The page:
If speakers, authors, and experts selling products and services have the following words: adaptive, agile, or disruptive, run to the hills.
It is just a fad and will not make your organization better if you just follow the hype, paying for a few hours of lecture, and without actually touching your organizations' operations, values, or ways of doing.
Change is an adversarial process. There will be blood for sure. There are no spectators sitting on the fence that will be successful.
Whether you are instituting changes in organizations, industries, movements, and in individual lives, you must be cognizant of patterns, parallels, and processes.
Patterns are what we see demonstrated (not verbally declared) and we cannot ignore. There are reasons why things are done the same way. You need to know if those reasons still valid and valuable or they passed their value and worth. Crafting the game plan for change is essentially building a case why the new is better than the old, answers to the needs, aspirations, and obsessions of that specific group. In psychology, patterns provide clues and keys to unraveling what groups and individuals face and unearth significant lessons to get your initiatives right. If you are looking at a systemic change, what patterns do you see in every parts of the system? What significant behaviors do they exhibit? Who had significant power and control over the other parts?
There are parallels in many places. You should take some of the lessons learned in other places and apply it in your given context. Let the ones that have universal merit begin to work in your situation. For example, the overarching role of the government to spur and grow business is a universal question to pose in any situation, problem, or geography. Should they pursue an enabler, backer, and supporter role rather than rig the system for the benefit of a few? How groups can become bold to take on higher-levels of vision and mission for themselves rather than merely serving the status quo, which God forbids is as old as 50 years ago? Can the institutor be both leading and following? I was talking with Alan Hall, the COO of the Plant Protein Alliance of Alberta. I find that there are many commonalities in other fields with what they were doing, in leading changes when the players are perceived as big, fat, and lazy and rocking the boat is high-risk.
And processes are as important as the end goals. Initially, any change proposal will be met by an overwhelming resistance, challenge, and suspicion. But once, a critical mass is achieved, the ball will be rolling on its own dynamics and momentum. There is no stopping what had been ignited. There are three reasons why change initiatives fail to get that support it deserve: first, because it has no appeal to the broader segment of its target population, second, it could not justify the change with benefits outweighing all the stresses and costs of surrendering the old, and third, the guardians of the system were not folded into the grand plan. Keep your processes tight and strategic at all times. Don't waste time on peripheral issues that do not have a bearing in the long term.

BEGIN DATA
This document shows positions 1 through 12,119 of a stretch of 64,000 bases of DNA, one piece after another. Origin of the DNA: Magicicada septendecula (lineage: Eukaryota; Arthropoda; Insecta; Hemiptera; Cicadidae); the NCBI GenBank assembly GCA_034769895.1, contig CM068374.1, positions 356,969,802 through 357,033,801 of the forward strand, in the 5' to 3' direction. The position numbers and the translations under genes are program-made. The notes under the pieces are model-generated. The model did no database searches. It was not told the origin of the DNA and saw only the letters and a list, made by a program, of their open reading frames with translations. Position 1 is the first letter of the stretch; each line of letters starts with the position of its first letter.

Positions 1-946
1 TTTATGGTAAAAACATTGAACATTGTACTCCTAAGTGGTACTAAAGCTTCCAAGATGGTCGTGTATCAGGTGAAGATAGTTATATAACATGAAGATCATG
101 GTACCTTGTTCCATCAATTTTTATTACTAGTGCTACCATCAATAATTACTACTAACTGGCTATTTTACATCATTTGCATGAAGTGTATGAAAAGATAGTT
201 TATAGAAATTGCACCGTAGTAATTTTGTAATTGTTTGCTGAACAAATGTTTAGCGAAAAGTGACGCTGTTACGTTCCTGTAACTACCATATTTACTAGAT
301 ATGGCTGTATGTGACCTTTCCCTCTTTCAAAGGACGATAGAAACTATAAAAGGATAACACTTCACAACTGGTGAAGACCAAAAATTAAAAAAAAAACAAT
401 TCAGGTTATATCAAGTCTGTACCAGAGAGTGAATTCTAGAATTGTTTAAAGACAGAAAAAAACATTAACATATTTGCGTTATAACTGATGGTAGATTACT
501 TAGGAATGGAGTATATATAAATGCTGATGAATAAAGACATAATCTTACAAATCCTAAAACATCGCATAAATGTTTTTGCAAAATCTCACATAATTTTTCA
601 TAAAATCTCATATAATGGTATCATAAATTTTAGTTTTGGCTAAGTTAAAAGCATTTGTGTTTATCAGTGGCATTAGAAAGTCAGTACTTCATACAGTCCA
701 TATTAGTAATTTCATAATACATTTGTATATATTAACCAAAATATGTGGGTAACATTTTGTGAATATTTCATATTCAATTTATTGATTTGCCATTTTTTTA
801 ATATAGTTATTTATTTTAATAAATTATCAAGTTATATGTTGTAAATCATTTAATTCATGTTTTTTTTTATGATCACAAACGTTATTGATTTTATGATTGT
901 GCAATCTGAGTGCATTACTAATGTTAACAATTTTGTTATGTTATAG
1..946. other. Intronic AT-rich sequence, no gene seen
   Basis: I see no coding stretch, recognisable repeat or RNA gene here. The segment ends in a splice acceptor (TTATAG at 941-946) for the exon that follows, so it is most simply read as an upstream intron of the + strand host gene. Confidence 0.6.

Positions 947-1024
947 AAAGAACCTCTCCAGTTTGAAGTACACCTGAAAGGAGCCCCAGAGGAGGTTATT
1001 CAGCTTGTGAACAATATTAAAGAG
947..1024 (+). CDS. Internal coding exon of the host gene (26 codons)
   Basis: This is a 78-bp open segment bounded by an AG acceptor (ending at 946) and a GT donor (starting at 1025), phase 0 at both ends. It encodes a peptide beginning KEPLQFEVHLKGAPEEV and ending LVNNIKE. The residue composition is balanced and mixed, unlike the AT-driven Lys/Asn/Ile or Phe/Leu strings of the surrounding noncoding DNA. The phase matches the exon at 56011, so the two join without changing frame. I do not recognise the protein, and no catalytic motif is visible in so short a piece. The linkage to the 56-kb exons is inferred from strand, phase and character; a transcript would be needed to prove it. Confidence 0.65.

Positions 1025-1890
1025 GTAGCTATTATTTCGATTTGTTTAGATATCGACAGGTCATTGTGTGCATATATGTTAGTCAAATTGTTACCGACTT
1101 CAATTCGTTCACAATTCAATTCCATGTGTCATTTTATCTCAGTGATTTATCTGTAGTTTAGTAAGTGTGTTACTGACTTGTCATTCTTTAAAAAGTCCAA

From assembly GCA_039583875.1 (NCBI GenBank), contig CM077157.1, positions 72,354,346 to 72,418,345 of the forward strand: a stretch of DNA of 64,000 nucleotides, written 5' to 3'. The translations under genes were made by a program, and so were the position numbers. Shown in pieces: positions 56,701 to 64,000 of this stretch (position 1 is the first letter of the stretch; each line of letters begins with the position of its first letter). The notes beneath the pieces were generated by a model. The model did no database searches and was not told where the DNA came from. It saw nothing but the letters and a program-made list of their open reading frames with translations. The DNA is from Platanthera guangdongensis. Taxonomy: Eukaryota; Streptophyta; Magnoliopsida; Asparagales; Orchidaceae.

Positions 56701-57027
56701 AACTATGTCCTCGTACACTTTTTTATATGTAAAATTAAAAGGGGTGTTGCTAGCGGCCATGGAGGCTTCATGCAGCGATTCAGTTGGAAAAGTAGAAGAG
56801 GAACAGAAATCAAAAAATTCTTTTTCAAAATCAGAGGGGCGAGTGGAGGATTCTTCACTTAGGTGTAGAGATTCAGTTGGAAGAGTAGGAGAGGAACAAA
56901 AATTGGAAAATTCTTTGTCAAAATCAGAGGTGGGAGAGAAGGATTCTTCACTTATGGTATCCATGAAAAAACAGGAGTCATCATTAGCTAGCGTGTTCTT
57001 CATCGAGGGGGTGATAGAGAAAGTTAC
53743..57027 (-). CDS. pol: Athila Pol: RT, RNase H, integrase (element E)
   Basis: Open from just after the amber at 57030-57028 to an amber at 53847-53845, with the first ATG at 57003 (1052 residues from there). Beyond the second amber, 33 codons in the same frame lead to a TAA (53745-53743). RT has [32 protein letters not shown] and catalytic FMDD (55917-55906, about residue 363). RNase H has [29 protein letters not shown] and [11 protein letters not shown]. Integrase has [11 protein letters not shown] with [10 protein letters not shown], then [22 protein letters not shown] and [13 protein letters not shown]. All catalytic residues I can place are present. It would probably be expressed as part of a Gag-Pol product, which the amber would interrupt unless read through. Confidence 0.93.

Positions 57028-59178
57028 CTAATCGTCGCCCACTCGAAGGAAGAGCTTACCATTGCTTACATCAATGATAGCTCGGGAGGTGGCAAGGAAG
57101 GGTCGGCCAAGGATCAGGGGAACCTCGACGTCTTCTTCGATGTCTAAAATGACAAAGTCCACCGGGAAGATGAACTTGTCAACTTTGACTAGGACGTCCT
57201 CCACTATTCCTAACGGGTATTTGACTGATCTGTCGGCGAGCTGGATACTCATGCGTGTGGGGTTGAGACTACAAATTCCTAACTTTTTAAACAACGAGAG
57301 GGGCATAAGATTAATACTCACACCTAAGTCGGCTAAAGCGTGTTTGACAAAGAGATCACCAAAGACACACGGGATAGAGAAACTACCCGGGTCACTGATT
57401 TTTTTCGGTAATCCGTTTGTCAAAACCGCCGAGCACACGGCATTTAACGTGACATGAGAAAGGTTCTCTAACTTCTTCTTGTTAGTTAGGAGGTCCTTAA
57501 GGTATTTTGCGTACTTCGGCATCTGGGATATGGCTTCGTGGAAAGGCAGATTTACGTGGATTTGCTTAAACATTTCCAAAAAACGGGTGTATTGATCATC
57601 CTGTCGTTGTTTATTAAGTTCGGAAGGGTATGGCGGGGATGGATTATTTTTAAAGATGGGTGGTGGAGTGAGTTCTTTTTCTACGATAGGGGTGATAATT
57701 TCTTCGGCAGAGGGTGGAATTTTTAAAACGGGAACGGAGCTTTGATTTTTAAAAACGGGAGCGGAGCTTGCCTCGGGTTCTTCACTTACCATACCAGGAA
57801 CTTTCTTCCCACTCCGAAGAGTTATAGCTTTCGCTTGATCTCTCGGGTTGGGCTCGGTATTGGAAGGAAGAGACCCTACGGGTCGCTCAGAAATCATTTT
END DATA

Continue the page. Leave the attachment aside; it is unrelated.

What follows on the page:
Patterns, parallels, and processes- keep that in mind in navigating your next best change efforts. There are no shortcuts to it except those that have been put in academic paper but rarely works in real chaos.
It's good to learn from a client that they want to improve, change for the better, reach the next stars, and continuously innovate. But when pressed on specific issues that needed to be dealt with, they get tongue-tied.
Change is only a mantra when people do not want to change, whether this is for individuals, groups, or organizations.
They think disruption is the 'new name' for change. Yet, before you can disrupt you have to improve the way business is done in the first place.
Some of them do not want any help.
Some of them live in quiet desperation trying to do everything they are not equipped and not supposed to be doing.
Some of them try to do things ending in disastrous results.
If you are not ready for change, face the mirror and be honest about it.
No one can force you to change if you don't want it. Not in a million years with million-dollar coaches!
Facebook has recently announced its new cryptocurrency which is called, Libra. Libra will be independent of Facebook and will evolve not only as a currency but a financial institution eventually. Facebook being one of the three tech giants, entered the cryptocurrency race and this is not surprising.